Students at Riverside City College were stunned this week to learn that their student body president, Doug Robert Figueroa, is a registered sex offender, The Press-Enterprise reported. Anonymous fliers were placed on bulletin boards on campus informing people that he had admitted in court that in 2005 he had kidnapped a child under the age of 14 and committed "lewd and lascivious acts" on him. A prison term was suspended at sentencing and he instead was placed on probation for 10 years. Students told the newspaper that they were shocked, and some said that they wished they had known prior to the election.
Via e-mail Figueroa told the newspaper: "Many students have been aware of my status and we believe in rehabilitation.... I dedicate my life to change the stigmas on these types of offenses. Don't get me wrong, there are some offenders that truly need to be on high supervision."
He also published a letter in the student newspaper, Viewspoints. "Do not let life’s mishaps define who you have to be. I have made mistakes in my life, but I have learned from them, accepted the consequences of them, made a difference in my life and will continue to make a difference for the lives of those in my community. Don’t get me wrong, it has not and will not be easy and there will always be those that find humor in bringing you down, but we all must choose to be resilient so we can overcome anything," he wrote. "In holding a public student office, I understand that there will always be those that are malicious and try to prevent good from happening, whether you are president of a community college student body or the greatest nation on Earth. But I am a strong person, a strong leader and through the support of many friends and colleagues, I will continue fighting for the good of every student at Riverside City College."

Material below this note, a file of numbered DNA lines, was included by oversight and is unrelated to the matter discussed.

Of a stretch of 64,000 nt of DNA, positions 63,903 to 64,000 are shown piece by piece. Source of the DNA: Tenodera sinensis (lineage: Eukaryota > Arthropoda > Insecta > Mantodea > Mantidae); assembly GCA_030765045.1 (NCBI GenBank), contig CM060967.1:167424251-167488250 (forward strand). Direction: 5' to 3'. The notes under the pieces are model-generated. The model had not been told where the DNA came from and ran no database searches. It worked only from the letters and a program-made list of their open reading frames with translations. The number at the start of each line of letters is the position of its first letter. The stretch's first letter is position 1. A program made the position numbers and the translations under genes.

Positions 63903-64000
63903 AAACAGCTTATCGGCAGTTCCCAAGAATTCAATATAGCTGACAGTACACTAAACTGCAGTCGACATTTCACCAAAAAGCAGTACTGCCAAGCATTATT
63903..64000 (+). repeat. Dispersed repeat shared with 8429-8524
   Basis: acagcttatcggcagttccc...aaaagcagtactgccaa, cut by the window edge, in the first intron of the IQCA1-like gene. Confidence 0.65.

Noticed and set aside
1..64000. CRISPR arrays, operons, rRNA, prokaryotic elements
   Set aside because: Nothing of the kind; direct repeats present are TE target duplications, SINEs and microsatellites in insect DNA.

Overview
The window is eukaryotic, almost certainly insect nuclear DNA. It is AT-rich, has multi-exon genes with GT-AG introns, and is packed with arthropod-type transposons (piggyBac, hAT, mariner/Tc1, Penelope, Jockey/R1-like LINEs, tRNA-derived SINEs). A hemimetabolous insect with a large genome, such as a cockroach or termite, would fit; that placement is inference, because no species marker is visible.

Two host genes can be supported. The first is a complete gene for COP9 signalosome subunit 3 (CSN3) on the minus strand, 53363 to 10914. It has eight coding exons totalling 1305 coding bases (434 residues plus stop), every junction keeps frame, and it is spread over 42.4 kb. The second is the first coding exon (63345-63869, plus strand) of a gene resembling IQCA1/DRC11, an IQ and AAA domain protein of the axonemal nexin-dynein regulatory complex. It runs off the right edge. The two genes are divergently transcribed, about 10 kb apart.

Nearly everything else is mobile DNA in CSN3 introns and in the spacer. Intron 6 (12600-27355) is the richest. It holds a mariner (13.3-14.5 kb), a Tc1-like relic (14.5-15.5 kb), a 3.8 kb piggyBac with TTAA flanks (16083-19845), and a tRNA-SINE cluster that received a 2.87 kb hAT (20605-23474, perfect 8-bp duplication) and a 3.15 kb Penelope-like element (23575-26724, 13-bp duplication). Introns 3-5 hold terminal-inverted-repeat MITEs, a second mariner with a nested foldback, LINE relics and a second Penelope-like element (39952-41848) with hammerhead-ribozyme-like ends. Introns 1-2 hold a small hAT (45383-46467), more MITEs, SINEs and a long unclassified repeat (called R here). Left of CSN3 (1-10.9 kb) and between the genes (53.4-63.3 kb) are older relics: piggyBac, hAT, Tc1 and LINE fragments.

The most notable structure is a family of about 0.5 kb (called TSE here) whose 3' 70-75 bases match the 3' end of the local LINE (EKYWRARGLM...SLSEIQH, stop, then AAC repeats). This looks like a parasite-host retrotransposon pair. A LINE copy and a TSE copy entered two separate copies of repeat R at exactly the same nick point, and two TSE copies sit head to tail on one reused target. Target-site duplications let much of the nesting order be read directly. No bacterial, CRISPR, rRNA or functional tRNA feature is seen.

The Faculty Senate at Cleveland State University voted no confidence in the administration Wednesday, citing professors' frustration over planned changes in courses' credit hours, The Plain Dealer reported. Faculty leaders object to the administration's plan to convert most four-credit courses to three-credit courses. The administration says that this will bring Cleveland State in line with other public institutions in the state. But faculty members say that the plan will end up costing low-income students much more for textbooks (since they will need to take more courses to graduate) and will make it difficult for part-timers to make progress toward graduation.
The Rev. Lawrence Biondi, unpopular with students and faculty members at Saint Louis University, where he is president, has vowed to ease tensions. But a survey on the campus mood is causing more tension before the results are even tabulated. Faculty leaders complained that the survey features only one question about the president and generally refers to "the university," making it difficult for those answering to note their frustrations, The St. Louis Post-Dispatch reported. The campus chapter of the American Association of University Professors then announced a plan to redistribute the plan, substituting "the president" for "the university" where such wording might be helpful to understanding campus climate. The university's response was to send a lawyer to the AAUP threatening a copyright suit for using the survey with those wording changes.